posted by Gareth,
The Dota 2 competitive scene is struggling, but some regions are finding it harder to stay afloat than others. Valve are taking babysteps to correct the course, but is it enough – or too little too late? Dota 2 has always been a global game and boasts players from all over the world. It may look like it was a natural road to this intertwined ecosystem but it took a lot of time and effort to create an environment in which players and teams were able to compete against each other in interregional competitions. We can quite easily see the growth in diversity of the game’s players at the highest level, with The International 2011 having participants from 19 countries and The International 2019 having players from 30, now spanning 6 official regions.

Prize money

With the DPC being delayed and online tournaments regaining traction due to the lack of LAN events, it became apparent that certain regions were being prioritised over others. With ESL One Los Angeles 2020 Online losing out on being a live event, the total prize pool was therefore split between 5 regions. This wouldn’t initially be perceived as a problem and with Europe and CIS being combined, it seemd a solid solution to keep the teams and players happy. However, when looking at the distribution of the prize money - and Europe & CIS getting the lion’s share of the money, with $200k of the pool, whilst the 4 remaining regions had to fight for a total of $175k, a large disparity emerged.

With such a drastic difference in prize money, it led to questions being asked of tournament organisers and Valve in particular. Was there regional favouritism, or was this the free market of sponsors and advertising in play? As we’ve progressed as a community, the ecosystem has flourished. Southeast Asian players have been able to join American teams and European moving to compete in Southeast Asia, such as Rolen Andrei Gabriel 'ctm' Ong and compLexity Gaming as well as Nikolay 'Nikobaby' Nikolov with Mineski in 2019. This kind of intercontinental cooperation allows the dissemination of ideas and playstyles, allowing for faster and greater understanding of the game than ever before, increasing the overall value of Dota teams and raising the bar for competitive Dota as a whole.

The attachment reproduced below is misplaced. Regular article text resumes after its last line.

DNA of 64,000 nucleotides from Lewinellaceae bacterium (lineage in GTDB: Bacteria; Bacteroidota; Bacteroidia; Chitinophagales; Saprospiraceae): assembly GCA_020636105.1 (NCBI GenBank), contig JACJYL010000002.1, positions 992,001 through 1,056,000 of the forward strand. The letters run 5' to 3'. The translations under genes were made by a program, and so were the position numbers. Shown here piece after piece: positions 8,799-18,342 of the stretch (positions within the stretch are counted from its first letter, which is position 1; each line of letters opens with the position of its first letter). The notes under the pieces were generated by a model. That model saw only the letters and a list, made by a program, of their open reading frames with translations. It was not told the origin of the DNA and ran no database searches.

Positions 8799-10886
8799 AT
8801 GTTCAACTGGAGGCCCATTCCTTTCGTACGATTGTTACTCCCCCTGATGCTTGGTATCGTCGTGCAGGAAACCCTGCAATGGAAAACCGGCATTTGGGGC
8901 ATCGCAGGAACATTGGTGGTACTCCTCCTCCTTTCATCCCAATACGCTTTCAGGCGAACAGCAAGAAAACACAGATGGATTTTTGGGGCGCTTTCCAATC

Valve stepping in

We have started seeing an increase in tournaments catered to keeping all of the cogs moving in the competitive ecosystem. Valve assisted in at least 2 tournaments with the Movistar LPG tournament for South America having a $45k prize funded directly by the game developer, and The Summit 13 getting a $250k prize pool for 3 regions. Pair this with 3rd party organisers such as ESL having their flagship ESL One tournaments being separated by regions as the year developed, moving away from the pseudo-major tournament. With ESL One Thailand 2020 and ESL One Germany: 2020 having much more of a focus on separate regions, but still having a large difference in payouts with the Asian segment of Thailand getting $135k and Germany’s Europe & CIS tournament getting $400k.

Although these steps aid regions and keep competitive Dota moving along, they are a far cry from the support that is required to allow teams and players to remain playing in the long term and may only be stop-gap measures to keep the community appeased while the DPC system is being kick started. We can’t afford to have one dominant region with the majority of the funding for prize pools, especially during a period in which LAN events and travelling to play across the world isn’t an option. Over the past 10 years, we’ve helped foster an environment which has developed South American and Southeast Asian Dota in particular, increasing the number of teams and players from these regions who compete at the highest level. Who could ever forget TNC Predator and Fnatic’s TI6 run in the lower bracket, surprising pundits and showing how a region can perform if given a chance. Or how about Infamous at TI9 brandishing their regional pride, only dropping out to an incredibly strong Team Secret.

We can’t forget nor diminish our efforts in providing an equitable environment for teams around the world to perform at their highest level. This comes largely down to Valve and their support for every region, not only Europe and China. We can’t afford to lose any more teams or local support for players, such as the situations with Geek Fam and Reality Rift ceasing operations in South East Asia, and South America’s lack of native tournaments, as most of them are required to play on US servers. Local, grassroots efforts must continue to have the support of Valve as the game developer always wields ultimate power in controlling the direction of the competitive scene. This power needs to be derived from not only the top, as prize pools and tournaments may indicate - but from all sides, to strengthen the community as a whole.

Do you think Valve's actions are enough, or would you like to see more direct support for struggling regions?

  • Gareth


    Gareth Bateson
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